How a Bronze Statue of Famous Author Could Boost the Local Economy.
With the loss of shoppers to the high street, towns across the UK are realizing that heritage is one of their main assets for attracting new visitors. Literary tourism tends to bring in visitors from both a higher socio-economic background and from outside the area. Thousands of people attended the unveiling of the Millicent Fawcett statue in Parliament Square and recent events have shown how important it is to celebrate diversity in our public spaces.
In the current climate when the UK’s relationship to statues and who we – quite literally – want to put on a pedestal is being scrutinized more than ever, local charity Aurora Metro Arts and Media is increasing efforts to honour Virginia Woolf with a life-size bronze statue on Richmond Riverside.
The aims of the project are to:
- Create a lasting tribute to a former Richmond resident and world-renowned feminist and literary figure.
- Educate and engage the local community about local heritage and the arts.
- Culturally enrich a historic part of Richmond with a beautiful interactive artwork and attract visitors during winter and summer. Heritage already attracts over 4 million visitors to Richmond each year. The statue will be an extra draw as Woolf has fans worldwide. Due to the houses Woolf lived in or stayed in, both Richmond and Twickenham are already part of the Woolf Literary Tour
- Redress the imbalance in public statuary whereby there are no women of achievement honoured in the borough, providing positive role models for women and girls.
- Create public recognition of a pioneer for women’s rights and help to raise awareness of LGBTQ and mental health issues by telling her life story.
- Publicise Richmond widely in London, the UK and internationally through the consequent social media created by visitors to the statue. This on-going publicity will be of considerable value to the borough far greater than the initial cost of the statue. For example, the value of free publicity generated by the ‘Fearless Girl’ statue in Wall Street is estimated at $7.4million and the recent celebrations of Jane Austen’s bicentenary are believed to have brought £21million in revenue to Hampshire:
It’s estimated that there are 16 times as many monuments to men nationwide, and fewer than 5% of female statues are of real, historical, non-royal women. In London specifically, over 90% of the statues commemorate men. It’s time to celebrate a hugely important figure of our literary history right here in Richmond.
Virginia Woolf and Richmond
Woolf lived in Richmond 1914 – 1924. She was a renowned pioneer of Modernist Literature, a feminist and a LGBTQ icon and had a well-documented battle with mental health.
Her time in Richmond was rich and varied, having established the Hogarth Press with her husband Leonard from their dining room at Hogarth House in Paradise Road and lived there through the First World War. This was an important time in Woolf’s life, and an important part of Richmond’s history. Woolf’s letters and diaries at the time mention her daily habits of walking her dog along the Thames and her love of her pretty home – Hogarth House – which was recognized with a blue plaque in 1976.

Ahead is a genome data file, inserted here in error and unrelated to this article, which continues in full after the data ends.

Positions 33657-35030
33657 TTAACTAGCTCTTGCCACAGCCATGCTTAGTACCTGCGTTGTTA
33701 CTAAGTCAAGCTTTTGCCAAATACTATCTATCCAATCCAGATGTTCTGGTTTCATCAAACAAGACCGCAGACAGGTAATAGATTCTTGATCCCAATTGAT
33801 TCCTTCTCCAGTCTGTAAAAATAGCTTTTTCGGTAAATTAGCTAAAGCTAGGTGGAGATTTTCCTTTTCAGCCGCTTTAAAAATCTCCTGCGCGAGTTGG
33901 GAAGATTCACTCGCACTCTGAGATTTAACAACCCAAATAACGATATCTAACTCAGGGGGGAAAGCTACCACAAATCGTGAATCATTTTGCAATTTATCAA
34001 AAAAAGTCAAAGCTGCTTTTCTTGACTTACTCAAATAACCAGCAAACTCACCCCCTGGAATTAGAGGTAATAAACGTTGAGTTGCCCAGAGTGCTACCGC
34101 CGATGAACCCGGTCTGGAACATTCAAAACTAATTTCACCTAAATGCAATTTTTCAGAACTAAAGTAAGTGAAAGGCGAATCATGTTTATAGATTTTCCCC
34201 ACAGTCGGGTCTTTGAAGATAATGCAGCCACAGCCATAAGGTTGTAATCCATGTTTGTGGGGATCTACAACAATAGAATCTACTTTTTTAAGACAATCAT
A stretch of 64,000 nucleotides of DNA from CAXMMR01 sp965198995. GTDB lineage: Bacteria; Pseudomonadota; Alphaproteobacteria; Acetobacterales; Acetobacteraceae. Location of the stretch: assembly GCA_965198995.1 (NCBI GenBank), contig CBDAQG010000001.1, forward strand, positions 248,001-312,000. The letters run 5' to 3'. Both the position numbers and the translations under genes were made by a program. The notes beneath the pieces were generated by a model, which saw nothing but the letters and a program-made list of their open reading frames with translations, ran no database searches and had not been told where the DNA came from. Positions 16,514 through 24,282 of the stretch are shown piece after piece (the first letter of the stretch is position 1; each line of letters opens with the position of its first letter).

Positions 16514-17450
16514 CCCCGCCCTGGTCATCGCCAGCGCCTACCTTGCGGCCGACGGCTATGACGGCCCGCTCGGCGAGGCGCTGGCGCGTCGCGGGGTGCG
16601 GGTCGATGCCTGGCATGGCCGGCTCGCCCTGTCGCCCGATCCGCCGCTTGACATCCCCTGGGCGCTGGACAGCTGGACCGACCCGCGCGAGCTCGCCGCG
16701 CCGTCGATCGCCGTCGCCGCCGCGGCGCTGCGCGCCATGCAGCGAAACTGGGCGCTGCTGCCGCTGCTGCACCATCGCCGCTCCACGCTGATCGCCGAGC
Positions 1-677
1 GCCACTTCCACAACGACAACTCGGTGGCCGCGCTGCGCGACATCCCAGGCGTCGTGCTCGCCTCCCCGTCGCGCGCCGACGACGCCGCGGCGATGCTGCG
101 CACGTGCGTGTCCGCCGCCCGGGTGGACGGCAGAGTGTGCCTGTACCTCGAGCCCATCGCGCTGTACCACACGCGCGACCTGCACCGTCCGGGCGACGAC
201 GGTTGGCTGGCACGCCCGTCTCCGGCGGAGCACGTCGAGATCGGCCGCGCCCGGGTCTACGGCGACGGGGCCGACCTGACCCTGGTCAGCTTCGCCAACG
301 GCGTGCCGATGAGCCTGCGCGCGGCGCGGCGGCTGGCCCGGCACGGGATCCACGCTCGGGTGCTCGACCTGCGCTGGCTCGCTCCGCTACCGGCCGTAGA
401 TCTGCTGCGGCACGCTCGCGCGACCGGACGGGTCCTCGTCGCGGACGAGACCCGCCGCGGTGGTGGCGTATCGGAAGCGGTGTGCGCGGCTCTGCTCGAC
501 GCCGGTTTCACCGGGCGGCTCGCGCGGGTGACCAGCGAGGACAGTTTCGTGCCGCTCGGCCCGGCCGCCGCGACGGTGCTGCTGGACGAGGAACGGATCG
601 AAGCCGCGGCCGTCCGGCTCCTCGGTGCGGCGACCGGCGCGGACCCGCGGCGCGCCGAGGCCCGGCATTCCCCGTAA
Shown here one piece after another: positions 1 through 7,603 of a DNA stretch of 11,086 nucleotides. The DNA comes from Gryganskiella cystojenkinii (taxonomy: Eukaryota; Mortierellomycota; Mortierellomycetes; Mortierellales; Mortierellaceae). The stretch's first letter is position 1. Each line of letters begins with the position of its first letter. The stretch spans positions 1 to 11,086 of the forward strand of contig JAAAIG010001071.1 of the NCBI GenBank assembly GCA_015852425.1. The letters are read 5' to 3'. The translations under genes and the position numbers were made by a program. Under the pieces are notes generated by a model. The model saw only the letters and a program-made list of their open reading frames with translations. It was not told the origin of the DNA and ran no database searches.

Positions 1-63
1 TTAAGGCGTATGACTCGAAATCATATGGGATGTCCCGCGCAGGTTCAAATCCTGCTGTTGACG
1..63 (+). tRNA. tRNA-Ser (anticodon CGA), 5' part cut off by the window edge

Recently named an icon of the 20th Century by the BBC, it’s hard to believe that this world-famous writer and champion of women’s rights has yet to be honoured with a full-size statue in the UK.
The proposed statue of a seated Virginia Woolf has been designed by award-winning sculptor Laury Dizengremel.
Fundraising for the Statue
Having already raised over £11,000 of the £50,000 target, the aim of having a statue of the famous author beside the Thames continues to gain momentum, after receiving planning permission from Richmond Council. A public consultation by the council was 83% in favour of the project.
Local residents and businesses are being asked to actively support the fundraising campaign by donating directly or through buying a copy of a new book published in July entitled The Women Writers Handbook, 20% of profits will be donated towards the statue fundraising campaign.
The new book brings together several literary luminaries in support of the statue project, including Richmond authors Anne Sebba and Claire Tomalin. The book features over 30 writers including A.S. Byatt, Philippa Gregory, Kit de Waal, Sarah Waters as well as the great-niece of Virginia – Emma Woolf. To order a copy email Aurora Metro Arts
There are also packages for business sponsorship so that businesses can have their company name engraved on the back of the bench in perpetuity. Please donate whatever you can to the statue campaign, and spread the word via the Virgin Money Giving site and Twitter and Facebook
Meena Bond of Richmond Council said:
“Culture improves the quality of our lives. It builds a sense of identity and pride in our communities: promotes well-being, enriches learning (particularly for children and young people) and contributes to our economy.”
Further projects in relation to the statue of Virginia Woolf are envisaged in 2021, subject to successful funding.